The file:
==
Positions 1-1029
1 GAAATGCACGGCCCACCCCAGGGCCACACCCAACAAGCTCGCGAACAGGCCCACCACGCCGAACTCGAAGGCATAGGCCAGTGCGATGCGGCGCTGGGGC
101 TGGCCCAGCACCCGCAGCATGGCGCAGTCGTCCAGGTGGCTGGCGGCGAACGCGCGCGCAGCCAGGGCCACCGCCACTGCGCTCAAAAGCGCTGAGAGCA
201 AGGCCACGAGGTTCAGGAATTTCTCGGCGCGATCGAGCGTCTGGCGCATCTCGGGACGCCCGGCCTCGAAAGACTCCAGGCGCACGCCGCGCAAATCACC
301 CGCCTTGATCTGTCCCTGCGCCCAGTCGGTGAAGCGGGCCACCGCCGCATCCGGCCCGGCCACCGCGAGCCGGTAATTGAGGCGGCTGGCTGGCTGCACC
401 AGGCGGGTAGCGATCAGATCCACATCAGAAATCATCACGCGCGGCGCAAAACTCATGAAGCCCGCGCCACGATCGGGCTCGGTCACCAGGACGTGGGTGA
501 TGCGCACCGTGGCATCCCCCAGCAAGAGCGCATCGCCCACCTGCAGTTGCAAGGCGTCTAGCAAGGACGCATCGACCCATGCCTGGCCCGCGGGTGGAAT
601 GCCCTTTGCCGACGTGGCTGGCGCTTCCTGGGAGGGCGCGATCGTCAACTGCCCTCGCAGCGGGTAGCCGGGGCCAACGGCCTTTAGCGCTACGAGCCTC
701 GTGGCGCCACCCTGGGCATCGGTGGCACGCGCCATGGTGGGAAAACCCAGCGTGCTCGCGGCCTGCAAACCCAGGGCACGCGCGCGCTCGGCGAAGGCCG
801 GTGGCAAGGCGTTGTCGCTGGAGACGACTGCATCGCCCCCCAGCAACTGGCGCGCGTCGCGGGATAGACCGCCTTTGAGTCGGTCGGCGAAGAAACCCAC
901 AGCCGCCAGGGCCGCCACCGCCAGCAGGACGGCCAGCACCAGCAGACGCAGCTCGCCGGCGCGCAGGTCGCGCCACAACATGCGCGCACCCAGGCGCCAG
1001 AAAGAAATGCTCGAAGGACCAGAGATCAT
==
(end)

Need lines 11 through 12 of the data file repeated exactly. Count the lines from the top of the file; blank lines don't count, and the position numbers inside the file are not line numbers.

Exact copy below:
901 AGCCGCCAGGGCCGCCACCGCCAGCAGGACGGCCAGCACCAGCAGACGCAGCTCGCCGGCGCGCAGGTCGCGCCACAACATGCGCGCACCCAGGCGCCAG
1001 AAAGAAATGCTCGAAGGACCAGAGATCAT